Human Rights and Human Well-Being

By William J. Talbott | Go to book overview

NINE
Property Rights, Contract Rights, and
Other Economic Rights

Then will not lawsuits and accusations against one another vanish, one
may say, from among them, because they have nothing in private pos-
session but their bodies, but all else in common? So that we can count
on their being free from the dissensions that arise among men from the
possession of property …

—Plato

I am persuaded, that till property be taken away, there can be no just or
equitable distribution made of things, nor can the world be happily
governed.

—Thomas More

Property is theft.

—Proudhon

The theory of the Communists may be summed up in the single sen-
tence: Abolition of private property.

—Marx and Engels

I’m a marketable commodity.

—Cher

Economic rights—for example, rights to property, markets, and contracts— often are overlooked or given short shrift in discussions of human rights, perhaps because human rights are typically aimed at ending oppression and economic rights have often been used to justify it. There is also a problem of perception. The negative effects of economic rights are obvious: egoism, greed, and inequalities in wealth. Their positive effects are much less obvious, though more profound. Finally, economic rights are sometimes defined in terms of markets free from government regulation, when, on the contrary, it is appropriate government regulation that makes markets worth having. In spite of this perception problem, when combined with the other items on the list, economic rights are important human rights.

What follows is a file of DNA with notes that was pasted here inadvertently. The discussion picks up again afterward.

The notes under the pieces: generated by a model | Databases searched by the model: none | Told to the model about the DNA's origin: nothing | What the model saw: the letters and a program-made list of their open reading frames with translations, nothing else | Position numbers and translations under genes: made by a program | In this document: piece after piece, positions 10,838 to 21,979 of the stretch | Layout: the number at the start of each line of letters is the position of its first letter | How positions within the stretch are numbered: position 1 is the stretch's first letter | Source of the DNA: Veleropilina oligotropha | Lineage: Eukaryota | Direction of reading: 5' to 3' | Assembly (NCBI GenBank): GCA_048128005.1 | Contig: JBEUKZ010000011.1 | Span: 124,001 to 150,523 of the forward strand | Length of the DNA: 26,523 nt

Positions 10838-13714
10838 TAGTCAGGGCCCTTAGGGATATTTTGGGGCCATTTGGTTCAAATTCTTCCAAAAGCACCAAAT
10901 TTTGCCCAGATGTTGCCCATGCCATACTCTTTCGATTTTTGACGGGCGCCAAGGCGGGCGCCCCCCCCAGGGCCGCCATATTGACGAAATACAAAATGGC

-199-

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